Students get a fun dose of reality


4-H Extension Office hosts reality program for eighth grade students

By Andrea Saddler - asaddler@civitasmedia.com



John M. Stumbo’s Alyssa Newsome, Hailey Tackett and Jacob Kizer and South Floyd’s Scott Kidd, from are 25-year-old independent adults at the 4-H Reality Store.


Savanna Price, a South Floyd Middle School student, spins the wheel of chance to discover what unexpected expenses she must manage. Virginia Cooley, of Allen Central Middle School, volunteered to assist with the program.


PRESTONSBURG- The 4-H Reality Store is a program supported by the University of Kentucky Cooperative Extension Office. Agriculture Agent Heather Nelson partnered with the Floyd County School System to bring a dose of reality to eighth grade students.

The Reality Store enables students to take a look at what life may actually be like depending on their chosen profession. Students take a Career Cruising Inventory Plan that allows them to explore various interest. Based on the interest inventory each student is given a career with a salary. Students pretend they are 25 years old and the sole support of their household. Prior to coming to the Reality Store, students answer questions such as: How many children will you have, What kind of vehicle will have, Do you plan to rent or own, How much money you hope to save each month, and what they think will be the amount they spend on groceries each month.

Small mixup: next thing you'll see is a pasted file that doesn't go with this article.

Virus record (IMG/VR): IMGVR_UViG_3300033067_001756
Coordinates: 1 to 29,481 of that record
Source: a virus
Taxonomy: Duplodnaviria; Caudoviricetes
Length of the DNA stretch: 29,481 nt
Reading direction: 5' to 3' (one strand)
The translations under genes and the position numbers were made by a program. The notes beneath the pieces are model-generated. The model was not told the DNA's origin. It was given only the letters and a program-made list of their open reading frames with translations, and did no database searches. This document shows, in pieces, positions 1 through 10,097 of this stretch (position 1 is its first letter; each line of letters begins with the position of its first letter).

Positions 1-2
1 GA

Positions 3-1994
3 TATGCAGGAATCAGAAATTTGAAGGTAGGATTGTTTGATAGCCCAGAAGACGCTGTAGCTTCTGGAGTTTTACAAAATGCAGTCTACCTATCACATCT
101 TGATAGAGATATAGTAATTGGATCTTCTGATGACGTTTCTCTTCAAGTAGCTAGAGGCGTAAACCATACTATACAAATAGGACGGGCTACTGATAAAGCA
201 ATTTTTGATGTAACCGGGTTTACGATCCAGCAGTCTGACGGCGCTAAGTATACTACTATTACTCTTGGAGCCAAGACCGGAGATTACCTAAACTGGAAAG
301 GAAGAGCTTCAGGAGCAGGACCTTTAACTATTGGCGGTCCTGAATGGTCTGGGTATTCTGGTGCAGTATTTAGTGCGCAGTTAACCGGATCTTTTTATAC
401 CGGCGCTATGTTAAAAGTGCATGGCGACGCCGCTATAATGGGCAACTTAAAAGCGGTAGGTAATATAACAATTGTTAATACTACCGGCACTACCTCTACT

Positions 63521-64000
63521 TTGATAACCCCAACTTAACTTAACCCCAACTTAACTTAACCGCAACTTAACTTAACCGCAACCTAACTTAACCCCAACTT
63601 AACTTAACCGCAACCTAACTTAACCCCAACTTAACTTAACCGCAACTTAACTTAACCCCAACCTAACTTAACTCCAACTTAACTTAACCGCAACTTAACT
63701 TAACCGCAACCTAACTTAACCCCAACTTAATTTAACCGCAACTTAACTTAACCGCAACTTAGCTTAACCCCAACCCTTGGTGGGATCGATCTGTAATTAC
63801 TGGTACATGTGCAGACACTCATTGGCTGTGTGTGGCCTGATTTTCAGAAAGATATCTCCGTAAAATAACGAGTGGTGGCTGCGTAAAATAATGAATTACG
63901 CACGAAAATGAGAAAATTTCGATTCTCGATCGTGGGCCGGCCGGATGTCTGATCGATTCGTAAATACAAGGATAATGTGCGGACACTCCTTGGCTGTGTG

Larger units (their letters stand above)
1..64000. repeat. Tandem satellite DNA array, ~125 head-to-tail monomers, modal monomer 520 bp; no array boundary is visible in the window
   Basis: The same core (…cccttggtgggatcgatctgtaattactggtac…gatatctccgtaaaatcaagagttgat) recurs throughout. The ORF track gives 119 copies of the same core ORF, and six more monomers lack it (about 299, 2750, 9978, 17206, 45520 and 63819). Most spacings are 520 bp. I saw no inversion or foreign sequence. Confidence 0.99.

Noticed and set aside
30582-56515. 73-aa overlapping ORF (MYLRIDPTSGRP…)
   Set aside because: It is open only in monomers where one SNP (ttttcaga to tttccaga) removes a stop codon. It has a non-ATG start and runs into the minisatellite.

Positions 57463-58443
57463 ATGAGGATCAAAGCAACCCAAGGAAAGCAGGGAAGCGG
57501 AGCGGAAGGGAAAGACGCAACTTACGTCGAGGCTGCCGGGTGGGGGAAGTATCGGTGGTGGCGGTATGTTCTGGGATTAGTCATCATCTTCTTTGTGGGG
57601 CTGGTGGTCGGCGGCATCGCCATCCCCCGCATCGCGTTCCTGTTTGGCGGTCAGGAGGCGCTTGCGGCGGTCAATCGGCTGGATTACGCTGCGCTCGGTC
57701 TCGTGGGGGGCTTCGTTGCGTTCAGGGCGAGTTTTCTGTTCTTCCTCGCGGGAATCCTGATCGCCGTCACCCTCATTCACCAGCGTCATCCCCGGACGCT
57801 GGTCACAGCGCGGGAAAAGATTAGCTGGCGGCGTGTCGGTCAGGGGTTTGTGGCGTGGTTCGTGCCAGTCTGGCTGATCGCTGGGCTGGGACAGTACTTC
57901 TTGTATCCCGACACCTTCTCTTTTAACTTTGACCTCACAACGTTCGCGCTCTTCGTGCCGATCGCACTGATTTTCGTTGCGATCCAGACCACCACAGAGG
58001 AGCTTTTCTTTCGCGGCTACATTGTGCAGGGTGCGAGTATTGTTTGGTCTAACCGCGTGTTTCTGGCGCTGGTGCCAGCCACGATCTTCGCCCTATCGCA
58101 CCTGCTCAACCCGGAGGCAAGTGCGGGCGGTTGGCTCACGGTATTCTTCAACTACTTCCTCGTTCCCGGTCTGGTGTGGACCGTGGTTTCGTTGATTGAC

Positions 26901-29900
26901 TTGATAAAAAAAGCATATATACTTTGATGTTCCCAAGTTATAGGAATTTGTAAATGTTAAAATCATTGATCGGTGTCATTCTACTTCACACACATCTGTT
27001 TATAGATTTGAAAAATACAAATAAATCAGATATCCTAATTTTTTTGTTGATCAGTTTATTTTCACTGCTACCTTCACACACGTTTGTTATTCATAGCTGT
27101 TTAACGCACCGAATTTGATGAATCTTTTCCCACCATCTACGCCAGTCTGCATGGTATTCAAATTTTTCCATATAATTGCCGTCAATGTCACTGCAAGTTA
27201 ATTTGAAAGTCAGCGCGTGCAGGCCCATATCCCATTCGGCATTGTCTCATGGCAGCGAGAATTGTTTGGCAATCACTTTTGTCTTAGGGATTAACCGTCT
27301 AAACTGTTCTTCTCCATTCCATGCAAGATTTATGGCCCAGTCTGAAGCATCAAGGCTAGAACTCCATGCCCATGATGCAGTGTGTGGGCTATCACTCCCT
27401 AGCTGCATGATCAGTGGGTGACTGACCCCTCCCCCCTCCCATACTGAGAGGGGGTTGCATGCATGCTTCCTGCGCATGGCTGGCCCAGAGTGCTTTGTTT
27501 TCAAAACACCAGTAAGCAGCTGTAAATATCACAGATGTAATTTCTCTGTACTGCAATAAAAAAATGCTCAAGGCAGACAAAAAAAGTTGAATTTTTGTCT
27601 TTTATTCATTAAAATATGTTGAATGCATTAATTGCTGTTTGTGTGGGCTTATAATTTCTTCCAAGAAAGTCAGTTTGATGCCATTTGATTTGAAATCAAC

“Students often think they are going to be an actress, actor or sports sensation,” said 4-H Agent Heather Nelson. “I hope that happens for them. I tell them to think of a back-up plan, in case that doesn’t work out. Students often don’t think about things like childcare or groceries. Reality Store allows them a more accurate look at their future,” .

Students traveled to the Jenny Wiley Convention Center where several booths were set up to simulate real life. Upon arriving at the Reality Store, Uncle Sam has his hand out ready and wanting his tax money. After paying Uncle Sam, student proceed to the bank to set up a checking account, a savings account is optional. Students then proceed through the various booths. The only stipulation is students must visit every booth in any order. Reality Booths include: food, insurance, entertainment, transportation, utilities, child care, housing, clothing, medical/dental, property taxes, communications, health and grooming, furniture, contributions, s.o.s, supplemental income and chance.

“I looked forward to coming the Reality Store. When you think about your life, you don’t think about paying utilities, groceries, or babysitters,” said John M. Stumbo student Alyssa Newsome. “My occupation was a nurse and my salary was $26,356 a year, which I thought was good. I ended up with two children, paid $556 monthly mortgage payment and by the time I paid for childcare and utilities I was overdrawn in my bank account $123. I had to go to the S.O.S booth for help and they gave me food stamps. No one wants to live on food stamps. I learned that life is not easy and if I am going to make a decent life I have to study and work hard.”